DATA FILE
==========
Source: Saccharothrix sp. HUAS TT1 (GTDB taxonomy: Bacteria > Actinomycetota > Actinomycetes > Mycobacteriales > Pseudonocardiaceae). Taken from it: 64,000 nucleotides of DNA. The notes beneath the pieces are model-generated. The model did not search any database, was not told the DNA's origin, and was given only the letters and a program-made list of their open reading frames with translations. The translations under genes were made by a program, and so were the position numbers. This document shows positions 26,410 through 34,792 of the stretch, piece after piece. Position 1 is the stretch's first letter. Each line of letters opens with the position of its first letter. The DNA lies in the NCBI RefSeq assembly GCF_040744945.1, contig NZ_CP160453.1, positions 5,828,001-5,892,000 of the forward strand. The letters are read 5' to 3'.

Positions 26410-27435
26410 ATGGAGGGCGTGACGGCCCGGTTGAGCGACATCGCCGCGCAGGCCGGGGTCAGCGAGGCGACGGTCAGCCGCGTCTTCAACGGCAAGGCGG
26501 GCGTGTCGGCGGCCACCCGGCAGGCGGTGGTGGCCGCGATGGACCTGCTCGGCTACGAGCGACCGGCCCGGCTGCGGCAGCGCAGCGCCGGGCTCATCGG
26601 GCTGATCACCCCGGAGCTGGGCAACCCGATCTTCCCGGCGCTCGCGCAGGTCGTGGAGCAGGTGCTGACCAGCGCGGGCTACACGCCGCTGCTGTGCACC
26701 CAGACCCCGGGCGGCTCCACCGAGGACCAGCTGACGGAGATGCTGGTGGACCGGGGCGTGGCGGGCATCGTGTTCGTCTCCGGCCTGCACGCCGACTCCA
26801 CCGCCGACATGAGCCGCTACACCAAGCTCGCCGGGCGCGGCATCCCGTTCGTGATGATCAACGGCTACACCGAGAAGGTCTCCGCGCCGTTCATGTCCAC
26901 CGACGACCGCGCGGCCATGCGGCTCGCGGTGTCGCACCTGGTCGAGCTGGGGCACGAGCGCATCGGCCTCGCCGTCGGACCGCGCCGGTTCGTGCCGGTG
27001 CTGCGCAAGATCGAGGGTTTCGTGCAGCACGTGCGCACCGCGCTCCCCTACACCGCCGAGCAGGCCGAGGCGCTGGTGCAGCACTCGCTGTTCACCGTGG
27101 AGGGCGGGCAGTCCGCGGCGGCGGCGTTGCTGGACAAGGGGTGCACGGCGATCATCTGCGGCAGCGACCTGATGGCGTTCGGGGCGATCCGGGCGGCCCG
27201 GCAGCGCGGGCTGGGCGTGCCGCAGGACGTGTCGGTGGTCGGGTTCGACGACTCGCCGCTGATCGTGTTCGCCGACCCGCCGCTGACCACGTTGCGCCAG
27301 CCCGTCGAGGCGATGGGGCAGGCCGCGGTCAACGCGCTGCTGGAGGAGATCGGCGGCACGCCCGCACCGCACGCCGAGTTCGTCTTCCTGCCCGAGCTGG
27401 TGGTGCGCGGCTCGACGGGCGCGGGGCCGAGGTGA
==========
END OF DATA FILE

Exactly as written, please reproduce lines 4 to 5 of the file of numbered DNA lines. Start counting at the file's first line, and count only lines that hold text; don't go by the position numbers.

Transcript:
26501 GCGTGTCGGCGGCCACCCGGCAGGCGGTGGTGGCCGCGATGGACCTGCTCGGCTACGAGCGACCGGCCCGGCTGCGGCAGCGCAGCGCCGGGCTCATCGG
26601 GCTGATCACCCCGGAGCTGGGCAACCCGATCTTCCCGGCGCTCGCGCAGGTCGTGGAGCAGGTGCTGACCAGCGCGGGCTACACGCCGCTGCTGTGCACC